“The player development is the main thing I like (about Michigan),” Williams said. “You can see that they develop their players. They get them in the gym and they work them hard. And their hard work pays off.”
Also dear yente if you could saddle Wisconsin in an impossible bracket that'd be great.
In two days it shall be March. We're already familiar with the Big Ten Tourney participants, so let us look beyond to this NCAA tournament thing.
What, my dear yentes, makes a good or bad matchup for this Michigan team, what are some of the teams out there we might hope to avoid, and who among expected high seeds would Michigan match up well against?
Brian: Bracketology consensus has us a three or four right now; I'll go under the assumption they're a three just to simplify things. That means Michigan is looking at the top eight teams on S-curves trying to suss out a good matchup. Wisconsin is in that group for some lucky 7-seed but won't end up in Michigan's region. The others: Wichita State, Florida, Syracuse, Arizona, Kansas, and some combination of Cincinnati/Villanova/Creighton.
No one in that group seems hugely appealing, but I like the Syracuse matchup best of the current one-seeds. They've only got one shooter, they're 11th on Kenpom, they've had a lot of close calls against not particularly good teams, Michigan played their zone last year, and they've got shooting from everywhere. 'Cuse's current backcourt is much smaller and less athletic than last year's version and Michigan's shot generation is a lot bigger, so going over the zone is much more of an option. Also, undefeated or not, Wichita State is short, largely untested, and not laden with NBA superstars future. I will take either of those one seeds.
Conversely, I want nothing to do with Arizona. Michigan damn near beat them earlier in the year, yeah, but that was thanks in large part to an avalanche of missed putbacks. Teams that can just implode Michigan on the boards are my biggest fear. Kansas and Florida are also teams I'd like to avoid.
The optimal lineup? (Apologies for reminding you of those shoes.)
Michigan's underwhelming start to this season can in large part be attributed to the dropoff in play at point guard; this was expected with Trey Burke gone to the NBA, but the degree to which it's affected the team's overall performance has surprised. Without Burke drawing the attention of multiple defenders, Michigan's wings have had a much more difficult time generating offense.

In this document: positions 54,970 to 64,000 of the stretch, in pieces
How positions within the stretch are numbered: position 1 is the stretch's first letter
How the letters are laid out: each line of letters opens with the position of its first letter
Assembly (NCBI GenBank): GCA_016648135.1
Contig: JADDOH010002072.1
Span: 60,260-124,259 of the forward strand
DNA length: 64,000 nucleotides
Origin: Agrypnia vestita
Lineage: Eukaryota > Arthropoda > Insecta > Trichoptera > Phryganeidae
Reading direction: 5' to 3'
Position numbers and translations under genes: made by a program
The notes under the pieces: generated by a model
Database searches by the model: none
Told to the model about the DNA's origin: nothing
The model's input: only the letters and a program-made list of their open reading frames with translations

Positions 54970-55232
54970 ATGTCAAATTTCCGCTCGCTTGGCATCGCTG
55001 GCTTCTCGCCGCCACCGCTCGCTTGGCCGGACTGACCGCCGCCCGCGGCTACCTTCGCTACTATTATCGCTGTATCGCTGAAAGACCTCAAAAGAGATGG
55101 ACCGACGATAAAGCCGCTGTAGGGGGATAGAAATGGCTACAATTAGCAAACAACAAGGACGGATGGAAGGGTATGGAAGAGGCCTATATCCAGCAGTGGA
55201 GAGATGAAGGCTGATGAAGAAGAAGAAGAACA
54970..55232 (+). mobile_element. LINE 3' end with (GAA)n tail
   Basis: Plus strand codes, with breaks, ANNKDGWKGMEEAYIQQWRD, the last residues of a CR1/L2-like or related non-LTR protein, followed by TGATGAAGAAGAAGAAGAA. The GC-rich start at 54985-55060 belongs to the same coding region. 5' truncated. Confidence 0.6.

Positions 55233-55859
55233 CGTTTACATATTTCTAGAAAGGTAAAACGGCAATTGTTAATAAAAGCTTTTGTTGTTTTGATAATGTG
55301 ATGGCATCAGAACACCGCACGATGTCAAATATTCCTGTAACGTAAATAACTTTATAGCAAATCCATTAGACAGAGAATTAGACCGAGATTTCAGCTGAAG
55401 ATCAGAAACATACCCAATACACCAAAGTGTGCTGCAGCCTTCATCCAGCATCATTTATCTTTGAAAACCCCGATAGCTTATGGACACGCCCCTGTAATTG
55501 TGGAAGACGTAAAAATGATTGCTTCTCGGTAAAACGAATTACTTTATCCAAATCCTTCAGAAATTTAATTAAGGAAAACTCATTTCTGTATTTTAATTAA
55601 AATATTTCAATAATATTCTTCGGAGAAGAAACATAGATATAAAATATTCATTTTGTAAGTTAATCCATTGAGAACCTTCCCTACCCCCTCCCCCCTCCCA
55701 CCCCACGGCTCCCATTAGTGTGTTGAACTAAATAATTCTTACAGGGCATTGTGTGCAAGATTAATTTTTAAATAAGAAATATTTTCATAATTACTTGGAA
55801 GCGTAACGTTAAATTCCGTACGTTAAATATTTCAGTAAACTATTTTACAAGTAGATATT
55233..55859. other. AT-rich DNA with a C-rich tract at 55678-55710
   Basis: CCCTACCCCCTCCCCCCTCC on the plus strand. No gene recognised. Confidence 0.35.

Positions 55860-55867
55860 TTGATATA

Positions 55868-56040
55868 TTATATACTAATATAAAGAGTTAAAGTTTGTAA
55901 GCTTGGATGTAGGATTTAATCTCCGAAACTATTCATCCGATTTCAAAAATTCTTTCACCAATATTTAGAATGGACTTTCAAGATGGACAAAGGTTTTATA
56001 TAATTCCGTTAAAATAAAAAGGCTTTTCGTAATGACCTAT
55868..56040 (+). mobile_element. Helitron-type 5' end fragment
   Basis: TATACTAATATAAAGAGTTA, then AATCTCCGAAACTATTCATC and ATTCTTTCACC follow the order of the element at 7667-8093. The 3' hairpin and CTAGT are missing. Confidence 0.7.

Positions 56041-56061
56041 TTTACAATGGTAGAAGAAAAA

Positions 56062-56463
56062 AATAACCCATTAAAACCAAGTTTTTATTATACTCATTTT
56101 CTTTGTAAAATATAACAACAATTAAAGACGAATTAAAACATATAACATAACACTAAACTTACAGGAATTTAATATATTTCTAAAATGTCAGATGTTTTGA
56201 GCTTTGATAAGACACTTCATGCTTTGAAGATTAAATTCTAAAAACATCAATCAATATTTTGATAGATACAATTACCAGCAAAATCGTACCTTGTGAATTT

As discussed earlier today, Derrick Walton hasn't had a great start to the season, and his status as starting point guard is tenuous after Spike Albrecht played the lion's share of the minutes against Arizona and acquitted himself well. In an effort to figure out which point guard gives the Wolverines the best chance of winning now, I took another look at the Arizona tape along with the usual foray into KenPom and hoop-math wonkery.
We'll start with the tape from Saturday, focusing on the play of each point guard on both ends of the floor, with an emphasis on the type of shots each generated. Here's the reel for Spike:
And here's Walton:
After THE JUMP, I (chart!) chart every shot from the game, break down my impressions of each player based on the above film and the season as a whole, and take a deeper statistical look into their play.
[JUMP, if you will.]
12/14/2013 – Michigan 70, Arizona 72 – 6-4
Well, here we are.
Because 2013 decided we'd had enough nice things the instant the Notre Dame game ended, this basketball team is 6-4 with one actual nonconference game left on the docket. Good news: Michigan is the highest-ranked four-loss team on Kenpom by 16 slots. Bad news: basketball committees don't look at Kenpom. Nor do they hunt down the ref who called a phantom foul on Mitch McGary with under a minute left against Arizona and give him the spanking of his life.
As a result, Michigan is staring down a rocky path to the tournament despite having what looks like three or four NBA first round picks on the roster. They've got a loss to Charlotte that's looking like it'll be filed as a bad one at season's end; their best win is against Florida State, which is probably a bubble outfit. The reliably brutal Big Ten is still Kenpom's #1 conference by a great distance. Wisconsin has not been left twitching in a ditch by the rule changes. Far from it, in fact.
Trey Burke was pretty good*, and not having him around is like trying to walk straight after years at sea. Michigan's stumbles are understandable. At this point they're threatening to take the team right off the pier and into the drink, though.